Raising some ghosts at Historic Beck’s Mill

SALEM – In Washington County, Indiana University faculty, students, and local community members are raising some ghosts.

Nine teams are working together on a community-engaged research project at historic Beck’s Mill, a gristmill established in 1808 near Salem. The project has more than 65 participants, including 15 IU faculty, 15 IU students, and more than 35 community members. Together, they’re digging into the site’s past to co-produce a vision for its future.

The Beck’s Mill work is based on a “ghost lab” model, says Ed Dallis-Comentale, professor of English, associate vice provost for arts and humanities at IU Bloomington, and co-leader of IU Bloomington’s Platform, an arts and humanities laboratory. Ghost labs are a mode of participatory research developed by Geoff Bright, a research fellow and scholar at Manchester Metropolitan University. The model was introduced to the IU project by Joseph Varga, an associate professor in the IU School of Social Work.

Ed Dallis-Comentale

“The idea of ‘raising ghosts’ is about working through issues surrounding a site, issues that may have haunted the past, and exorcising those ‘ghosts’ to move the site into the future,” Dallis-Comentale said. “The goal is to work together to reinvent and reuse the site in more contemporary ways.”

The collaborative team-based approach is a genuine innovation in arts and humanities work, according to Dallis-Comentale.

“This project uses the humanities and the arts in a team-based format to explore both the history and the forms of expression that define the site,” he said. “The humanities bring ideas, and the arts explore the emotional resonances of the site. Both are needed to connect with the site in a deep way and get people invested in its future.”

The Beck’s Mill project is a partnership between IU’s Center for Rural Engagement; Platform’s Indiana Studies group; and Washington County community leaders and residents. The county is the current community partner in the CRE’s Sustaining Hoosier Communities initiative, now in its fourth year.

Project teams have taken on a wide array of studies. One team is looking at architecture and wayfinding, for example, while others are examining the natural environment and ecology and the area’s Native American connections. Community members and IU faculty and students are working on documentary research, remote sensing, restoring old looms, creating new songs about the mill’s history, developing dramatic reenactments, and much more.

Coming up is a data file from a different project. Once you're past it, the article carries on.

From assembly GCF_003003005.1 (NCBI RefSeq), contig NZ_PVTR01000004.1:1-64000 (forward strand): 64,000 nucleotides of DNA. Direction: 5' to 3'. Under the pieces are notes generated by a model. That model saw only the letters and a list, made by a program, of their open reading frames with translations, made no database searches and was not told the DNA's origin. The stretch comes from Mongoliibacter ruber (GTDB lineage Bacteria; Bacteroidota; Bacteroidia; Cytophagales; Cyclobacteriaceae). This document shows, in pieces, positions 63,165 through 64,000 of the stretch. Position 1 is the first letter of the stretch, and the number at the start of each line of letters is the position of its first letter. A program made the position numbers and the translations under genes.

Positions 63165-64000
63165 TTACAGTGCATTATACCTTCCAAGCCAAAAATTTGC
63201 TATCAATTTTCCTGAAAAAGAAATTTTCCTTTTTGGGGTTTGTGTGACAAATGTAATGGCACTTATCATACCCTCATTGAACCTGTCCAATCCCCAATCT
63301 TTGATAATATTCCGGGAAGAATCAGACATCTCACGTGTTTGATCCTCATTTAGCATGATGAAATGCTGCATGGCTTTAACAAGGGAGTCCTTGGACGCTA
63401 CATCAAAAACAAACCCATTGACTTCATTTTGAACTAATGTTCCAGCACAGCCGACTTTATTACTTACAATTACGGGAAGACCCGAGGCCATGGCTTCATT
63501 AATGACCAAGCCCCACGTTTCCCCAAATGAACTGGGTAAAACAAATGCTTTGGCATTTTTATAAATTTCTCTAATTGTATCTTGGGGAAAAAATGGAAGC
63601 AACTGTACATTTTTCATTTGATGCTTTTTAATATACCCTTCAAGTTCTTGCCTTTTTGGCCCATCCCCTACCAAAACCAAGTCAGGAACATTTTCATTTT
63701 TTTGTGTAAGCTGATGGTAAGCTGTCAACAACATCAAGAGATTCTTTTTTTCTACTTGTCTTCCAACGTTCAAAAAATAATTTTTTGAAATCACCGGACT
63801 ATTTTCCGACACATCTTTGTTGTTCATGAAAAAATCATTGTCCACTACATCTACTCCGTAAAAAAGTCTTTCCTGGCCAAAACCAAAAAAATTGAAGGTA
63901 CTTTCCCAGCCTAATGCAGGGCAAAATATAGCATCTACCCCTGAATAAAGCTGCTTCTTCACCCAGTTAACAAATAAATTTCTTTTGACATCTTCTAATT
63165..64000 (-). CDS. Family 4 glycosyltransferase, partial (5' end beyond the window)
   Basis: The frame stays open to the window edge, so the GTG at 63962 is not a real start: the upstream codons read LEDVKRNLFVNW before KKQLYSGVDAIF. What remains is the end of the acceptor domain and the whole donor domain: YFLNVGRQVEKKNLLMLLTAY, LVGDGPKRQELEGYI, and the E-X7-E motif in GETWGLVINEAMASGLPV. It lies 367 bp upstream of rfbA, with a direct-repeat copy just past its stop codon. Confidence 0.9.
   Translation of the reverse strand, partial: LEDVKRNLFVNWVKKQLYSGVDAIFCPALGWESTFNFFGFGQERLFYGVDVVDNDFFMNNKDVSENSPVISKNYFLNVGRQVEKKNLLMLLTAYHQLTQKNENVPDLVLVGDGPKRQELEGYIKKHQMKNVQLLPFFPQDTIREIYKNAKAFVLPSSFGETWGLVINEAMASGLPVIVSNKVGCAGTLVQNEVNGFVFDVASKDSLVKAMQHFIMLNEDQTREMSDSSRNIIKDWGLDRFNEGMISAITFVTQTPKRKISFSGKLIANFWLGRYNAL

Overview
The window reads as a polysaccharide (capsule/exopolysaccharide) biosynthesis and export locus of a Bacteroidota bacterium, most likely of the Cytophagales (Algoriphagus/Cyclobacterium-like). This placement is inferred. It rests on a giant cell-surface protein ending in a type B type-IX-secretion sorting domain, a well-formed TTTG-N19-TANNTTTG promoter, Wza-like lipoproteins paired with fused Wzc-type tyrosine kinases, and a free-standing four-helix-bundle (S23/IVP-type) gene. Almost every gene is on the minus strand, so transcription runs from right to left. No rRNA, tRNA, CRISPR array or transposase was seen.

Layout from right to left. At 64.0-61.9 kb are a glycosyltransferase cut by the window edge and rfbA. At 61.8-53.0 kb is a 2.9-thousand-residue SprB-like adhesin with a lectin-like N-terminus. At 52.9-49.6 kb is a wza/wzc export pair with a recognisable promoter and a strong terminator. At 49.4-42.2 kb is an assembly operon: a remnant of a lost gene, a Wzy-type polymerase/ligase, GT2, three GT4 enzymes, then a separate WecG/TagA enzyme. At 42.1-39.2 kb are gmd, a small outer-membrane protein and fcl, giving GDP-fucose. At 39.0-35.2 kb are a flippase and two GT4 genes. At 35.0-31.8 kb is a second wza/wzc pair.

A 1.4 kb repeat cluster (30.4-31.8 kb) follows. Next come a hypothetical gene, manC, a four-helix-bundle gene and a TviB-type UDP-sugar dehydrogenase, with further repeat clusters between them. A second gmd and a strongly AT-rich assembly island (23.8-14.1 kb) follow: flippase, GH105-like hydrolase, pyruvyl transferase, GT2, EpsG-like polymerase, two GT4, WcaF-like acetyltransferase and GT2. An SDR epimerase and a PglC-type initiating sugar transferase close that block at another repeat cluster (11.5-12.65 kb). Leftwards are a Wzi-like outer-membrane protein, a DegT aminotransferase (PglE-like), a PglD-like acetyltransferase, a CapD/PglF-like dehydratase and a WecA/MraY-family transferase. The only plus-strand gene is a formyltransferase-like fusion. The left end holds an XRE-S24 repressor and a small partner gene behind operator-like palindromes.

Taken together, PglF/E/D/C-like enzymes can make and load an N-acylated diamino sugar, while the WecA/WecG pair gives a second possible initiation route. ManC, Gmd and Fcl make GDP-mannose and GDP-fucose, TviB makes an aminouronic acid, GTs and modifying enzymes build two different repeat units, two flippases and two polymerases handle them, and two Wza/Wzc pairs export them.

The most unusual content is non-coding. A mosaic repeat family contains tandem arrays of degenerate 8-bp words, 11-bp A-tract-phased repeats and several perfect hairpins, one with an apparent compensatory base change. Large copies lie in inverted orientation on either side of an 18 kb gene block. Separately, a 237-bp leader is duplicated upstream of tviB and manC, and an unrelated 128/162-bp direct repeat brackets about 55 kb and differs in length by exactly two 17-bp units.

Carey Champion, director of IU’s Wylie House Museum, and Brian Forist, a lecturer in the School of Public Health-Bloomington and a former National Park Service ranger and interpreter, co-lead the site interpretation and outreach team. They’ve worked closely with the Friends of Beck’s Mill organization.

Carey Champion

“We’ve mostly been trying to read, learn, and listen,” Champion said. “We’ve been exploring what’s working for them, what hasn’t, what they feel would help, and what they hope to implement moving forward.”

Champion noted that an interest in self-guided tours at the Mill has emerged during their explorations, and she and Forist are researching options related to that goal. Forist will also use the Beck’s Mill site as a learning laboratory for students next year, who will provide service to the Friends of Beck’s Mill while focusing on coursework at the site.

The overall project has completed its first phase of research and planning. Going forward, project team members will start looking for funding to launch the second phase of the project, during which the teams’ research and recommendations will be put into action.

Throughout, the community engagement is innovative and extensive, according to Dallis-Comentale.

“It’s a really creative process,” he said. “This has truly been a bright, dynamic project bringing together research, arts, and the community.”

On June 25 and 26, the project’s work so far will be celebrated with an event at Beck’s Mill featuring presentations and performances as well as a locally catered dinner. David Nord, emeritus professor of journalism and history at IU Bloomington, will give a keynote talk on “The Revolution in Flour Milling at Beck’s Mill, Salem, and Beyond”. The celebration is open to the public.

Find more information and registration details for the June event.